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Git Fetch

Git fetch is used to fetch the updated versions of branches to merge it back on to your local repository’s master branch. It takes the new commits found in the origin/master branch and downloads it on to your device. Then, you can choose what merging strategy you’d like to merge it onto your local repository’s master branch. The commit’s found on any branch you are working on won’t be affected whatsoever.

You don’t have to use this command if you work alone since git fetch is only used to fetch the new commits from the origin/master branch. Because you work alone, the origin/master branch will remain untouched. Therefore, there is no need to fetch commits from the remote repository since the remote repository will always equal to your local repository. However, if you are using multiple devices, then you have to fetch the origin/master branch everytime you login to another device.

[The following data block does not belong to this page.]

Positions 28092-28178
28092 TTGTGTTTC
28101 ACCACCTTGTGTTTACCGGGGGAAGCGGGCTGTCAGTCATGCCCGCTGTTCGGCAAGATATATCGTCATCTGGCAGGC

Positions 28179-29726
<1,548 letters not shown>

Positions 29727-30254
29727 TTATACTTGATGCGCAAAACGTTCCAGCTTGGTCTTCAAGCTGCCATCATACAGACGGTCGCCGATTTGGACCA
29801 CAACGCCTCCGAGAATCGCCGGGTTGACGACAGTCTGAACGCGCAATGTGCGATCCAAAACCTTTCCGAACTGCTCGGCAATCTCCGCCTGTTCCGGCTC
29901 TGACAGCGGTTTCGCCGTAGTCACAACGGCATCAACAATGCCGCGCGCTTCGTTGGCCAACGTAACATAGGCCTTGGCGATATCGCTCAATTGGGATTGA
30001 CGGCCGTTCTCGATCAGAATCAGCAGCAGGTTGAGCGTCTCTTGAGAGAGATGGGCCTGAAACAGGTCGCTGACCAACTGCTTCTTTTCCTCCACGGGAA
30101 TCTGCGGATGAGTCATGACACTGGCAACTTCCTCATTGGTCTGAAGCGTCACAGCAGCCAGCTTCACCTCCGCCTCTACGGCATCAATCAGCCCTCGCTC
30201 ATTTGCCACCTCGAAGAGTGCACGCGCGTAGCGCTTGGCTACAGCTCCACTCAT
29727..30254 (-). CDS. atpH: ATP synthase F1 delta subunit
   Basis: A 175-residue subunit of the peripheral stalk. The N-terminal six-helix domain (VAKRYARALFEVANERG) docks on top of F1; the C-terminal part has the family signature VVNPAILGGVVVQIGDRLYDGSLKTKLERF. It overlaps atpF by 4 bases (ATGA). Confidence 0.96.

Git fetch is commonly used in teamworks. Although not all software teams use them, it is a powerful tool used to sync everyone’s local repository. If you don’t fetch the updated versions of the origin/master branch, then you are risking your team project’s commit history. This will sometimes result in the deletion of your team member’s commits if you don’t fetch their works and merge them properly onto your local repository.

There’s one Git command that can do two Git commands at once. It’s called git pull. It fetches the origin/master branch and automatically merges it to your local repository’s master branch. However, I highly encourage you to not use this command. It is best to do things step-by-step to guarantee that there is no mess in the process of fetching and merging branches together.

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